The on-stage band were fantastic. Similar to the dancers, each member of the band got the chance to shine. The stand out performances came from Gemma Scalia on the violin and Diego Ramos the MD and pianist. The vocals provided by Antonela Cirillo and Jesus Hidalgo are powerful and it is nice to have the songs performed in their native language adding even more of the Latino vibe to the night.
This certainly is a showcase of some of the best Argentinean Tango in the world, let alone London. Any fans of the tango, or in fact dancing at all, will definitely not want to miss out on this spectacle!
It’s not necessarily a bad thing to say that this new show from the Argentine dancer, choreographer and director German Cornejo is formulaic. Featuring five couples, including Cornejo and his partner (and assistant choreographer), Gisela Galeassi, a crack seven-piece band under the direction of the pianist Diego Ramos and two full-throttle singers, the production expertly dishes up much of what tango connoisseurs tend to expect. Two equally slick acts swerve smoothly between duets and ensemble numbers, the occasional heavy-breathing erotic kitsch punctuated by palate-cleansing musical interludes. By the finale and encore I felt I’d been served a full and often quite palatable meal.
The score is wall-to-wall Astor Piazzolla. His music, superbly rendered, lends the dancing an extra drive and sizzle. And what dancing! The men share a look — short hair and beards — that suggests they’ve come out of the same jar, but all are smoulderingly strong partners for women for whom a lush backbend or a leg wrapped with spidery swiftness round a man’s waist are de rigueur. The various couples don’t smile at one another and, in fact, scarcely make eye contact. Evidently sexuality à la tango is a serious business in which magnetic attraction compels bodies to come together.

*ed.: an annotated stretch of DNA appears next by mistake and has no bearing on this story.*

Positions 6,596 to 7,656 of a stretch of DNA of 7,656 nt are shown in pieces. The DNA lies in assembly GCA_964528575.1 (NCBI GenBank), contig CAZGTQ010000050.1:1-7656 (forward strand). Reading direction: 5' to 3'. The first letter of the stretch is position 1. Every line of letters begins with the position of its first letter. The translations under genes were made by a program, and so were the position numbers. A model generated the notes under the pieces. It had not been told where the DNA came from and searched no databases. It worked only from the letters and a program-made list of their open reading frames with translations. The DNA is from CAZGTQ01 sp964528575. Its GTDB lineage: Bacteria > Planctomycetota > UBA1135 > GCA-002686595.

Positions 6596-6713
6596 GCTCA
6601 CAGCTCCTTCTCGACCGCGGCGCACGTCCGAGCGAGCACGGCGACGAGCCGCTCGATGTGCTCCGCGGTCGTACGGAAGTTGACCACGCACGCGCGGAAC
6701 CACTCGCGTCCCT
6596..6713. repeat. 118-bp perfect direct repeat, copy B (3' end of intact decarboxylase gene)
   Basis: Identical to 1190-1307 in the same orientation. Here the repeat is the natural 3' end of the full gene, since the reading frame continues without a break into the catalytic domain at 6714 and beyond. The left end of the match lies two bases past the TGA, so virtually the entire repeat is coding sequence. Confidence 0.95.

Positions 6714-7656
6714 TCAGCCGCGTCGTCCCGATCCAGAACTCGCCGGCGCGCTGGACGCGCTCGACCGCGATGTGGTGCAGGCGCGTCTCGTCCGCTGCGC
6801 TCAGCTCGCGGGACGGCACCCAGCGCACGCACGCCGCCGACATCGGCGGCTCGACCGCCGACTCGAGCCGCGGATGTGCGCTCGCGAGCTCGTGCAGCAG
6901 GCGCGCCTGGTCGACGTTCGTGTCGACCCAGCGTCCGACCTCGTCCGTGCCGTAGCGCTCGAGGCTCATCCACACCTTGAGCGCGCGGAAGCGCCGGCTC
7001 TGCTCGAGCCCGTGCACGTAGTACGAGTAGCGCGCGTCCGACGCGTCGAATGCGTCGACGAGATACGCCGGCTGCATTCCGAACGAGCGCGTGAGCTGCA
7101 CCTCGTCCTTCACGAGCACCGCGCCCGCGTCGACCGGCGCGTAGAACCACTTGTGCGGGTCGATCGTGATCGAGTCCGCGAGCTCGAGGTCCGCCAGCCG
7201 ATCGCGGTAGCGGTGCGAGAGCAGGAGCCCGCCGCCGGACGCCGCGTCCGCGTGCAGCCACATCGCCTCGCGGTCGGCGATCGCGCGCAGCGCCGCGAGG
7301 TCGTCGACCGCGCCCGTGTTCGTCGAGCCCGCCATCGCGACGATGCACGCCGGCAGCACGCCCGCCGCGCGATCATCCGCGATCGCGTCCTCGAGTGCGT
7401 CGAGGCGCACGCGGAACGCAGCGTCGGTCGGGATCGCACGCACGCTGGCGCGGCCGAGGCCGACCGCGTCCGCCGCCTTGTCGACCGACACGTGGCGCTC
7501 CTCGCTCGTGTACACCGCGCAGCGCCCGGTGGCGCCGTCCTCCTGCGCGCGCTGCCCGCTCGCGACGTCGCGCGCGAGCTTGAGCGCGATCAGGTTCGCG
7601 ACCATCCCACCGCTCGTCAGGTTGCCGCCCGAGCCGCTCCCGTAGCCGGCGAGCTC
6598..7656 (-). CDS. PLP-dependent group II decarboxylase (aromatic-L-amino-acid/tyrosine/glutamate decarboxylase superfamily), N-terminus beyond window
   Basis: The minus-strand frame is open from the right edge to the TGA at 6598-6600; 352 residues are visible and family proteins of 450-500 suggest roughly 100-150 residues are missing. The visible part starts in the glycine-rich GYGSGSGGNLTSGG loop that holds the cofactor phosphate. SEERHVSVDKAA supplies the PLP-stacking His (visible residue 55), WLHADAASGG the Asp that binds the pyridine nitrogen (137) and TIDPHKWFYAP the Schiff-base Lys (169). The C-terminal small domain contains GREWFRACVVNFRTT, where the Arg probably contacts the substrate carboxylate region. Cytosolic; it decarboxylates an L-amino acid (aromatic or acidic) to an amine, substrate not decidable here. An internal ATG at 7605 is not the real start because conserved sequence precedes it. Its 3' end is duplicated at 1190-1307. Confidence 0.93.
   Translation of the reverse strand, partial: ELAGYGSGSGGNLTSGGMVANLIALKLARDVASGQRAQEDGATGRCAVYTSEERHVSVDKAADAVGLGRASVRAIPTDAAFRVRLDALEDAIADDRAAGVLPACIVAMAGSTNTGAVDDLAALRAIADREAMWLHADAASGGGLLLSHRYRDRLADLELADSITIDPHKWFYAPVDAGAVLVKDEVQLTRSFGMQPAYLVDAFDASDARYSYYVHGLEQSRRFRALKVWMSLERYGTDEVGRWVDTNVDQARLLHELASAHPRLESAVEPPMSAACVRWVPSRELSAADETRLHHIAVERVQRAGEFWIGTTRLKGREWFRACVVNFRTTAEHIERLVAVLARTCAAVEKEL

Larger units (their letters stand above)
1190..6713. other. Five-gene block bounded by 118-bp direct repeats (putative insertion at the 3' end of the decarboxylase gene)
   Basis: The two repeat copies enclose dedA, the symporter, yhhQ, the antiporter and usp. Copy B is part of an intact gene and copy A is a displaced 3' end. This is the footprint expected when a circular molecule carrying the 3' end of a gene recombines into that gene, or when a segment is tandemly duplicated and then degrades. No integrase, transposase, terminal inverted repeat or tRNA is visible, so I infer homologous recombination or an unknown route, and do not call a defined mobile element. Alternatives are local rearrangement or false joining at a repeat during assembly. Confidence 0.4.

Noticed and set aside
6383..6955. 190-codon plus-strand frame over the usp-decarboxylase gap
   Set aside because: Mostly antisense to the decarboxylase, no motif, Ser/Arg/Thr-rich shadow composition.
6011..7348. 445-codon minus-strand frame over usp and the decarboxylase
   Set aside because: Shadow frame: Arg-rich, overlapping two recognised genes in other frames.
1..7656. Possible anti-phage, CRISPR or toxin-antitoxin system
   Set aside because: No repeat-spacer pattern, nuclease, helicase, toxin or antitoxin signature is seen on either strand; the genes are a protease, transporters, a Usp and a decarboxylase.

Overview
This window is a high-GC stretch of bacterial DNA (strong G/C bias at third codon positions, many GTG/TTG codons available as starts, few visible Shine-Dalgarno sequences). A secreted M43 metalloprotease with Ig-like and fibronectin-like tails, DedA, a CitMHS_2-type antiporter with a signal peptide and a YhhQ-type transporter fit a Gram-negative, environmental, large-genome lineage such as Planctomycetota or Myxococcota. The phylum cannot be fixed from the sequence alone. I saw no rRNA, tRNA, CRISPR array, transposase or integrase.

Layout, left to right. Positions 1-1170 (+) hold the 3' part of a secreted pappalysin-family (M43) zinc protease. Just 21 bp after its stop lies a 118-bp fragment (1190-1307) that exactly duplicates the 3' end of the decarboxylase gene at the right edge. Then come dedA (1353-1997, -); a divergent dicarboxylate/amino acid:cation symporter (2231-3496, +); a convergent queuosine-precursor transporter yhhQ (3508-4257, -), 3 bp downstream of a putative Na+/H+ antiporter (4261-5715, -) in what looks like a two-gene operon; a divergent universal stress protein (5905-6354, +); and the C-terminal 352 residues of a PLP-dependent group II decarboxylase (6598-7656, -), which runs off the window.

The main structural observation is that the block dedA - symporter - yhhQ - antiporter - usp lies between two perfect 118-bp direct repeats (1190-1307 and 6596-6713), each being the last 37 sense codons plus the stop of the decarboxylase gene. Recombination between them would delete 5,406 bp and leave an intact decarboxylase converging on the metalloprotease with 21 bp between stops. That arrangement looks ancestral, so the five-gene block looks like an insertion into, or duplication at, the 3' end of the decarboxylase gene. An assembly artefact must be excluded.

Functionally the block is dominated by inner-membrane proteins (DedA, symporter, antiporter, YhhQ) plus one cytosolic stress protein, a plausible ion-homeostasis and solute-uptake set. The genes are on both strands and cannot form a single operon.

Luckily these bodies are for the most part stylishly clad. Credit for the costumes — often glittery, fringed or adorned with extra strips or folds of fabric that never obstruct movement — belongs to Cornejo. He and Galeassi project a sleek, almost lethal glamour. They’re capable of spectacular speed, with footwork that might seem crazed but is never imprecise, and also subtlety. Galeassi is especially self-assured even when corkscrewing down Cornejo’s frame and on to the floor.
There are fabulous routines from the others too, including Ezequiel Lopez’s manipulations of Camila Alegre in the aptly named Violentango. In another number he whips her round as if the two are a human fairground ride, as her prehensile legs scissor the air. Also notable is the impossibly long-limbed, pink-tressed Micaela Spina, particularly in a suggestive threesome with Lopez and Nicolas Schell that neatly sidesteps the question of just whose fantasy this is. There’s also a spot of fun for four men, a reminder that tango isn’t strictly an expression of heterosexual desire.
An intimate moment in the passionate excitement of Tango After Dark.
German Cornejo’s show, celebrating – let’s not beat about the bush – the sexual attraction between men and women, plays the Peacock until Saturday. Yes, there’s the usual six-piece onstage band, a couple of singers and virtually no scenery, which is the secret of this unmissable show. Five couples, headed by Cornejo and Gisela Galeassi, do nothing but dance but that is what the whole thing is about.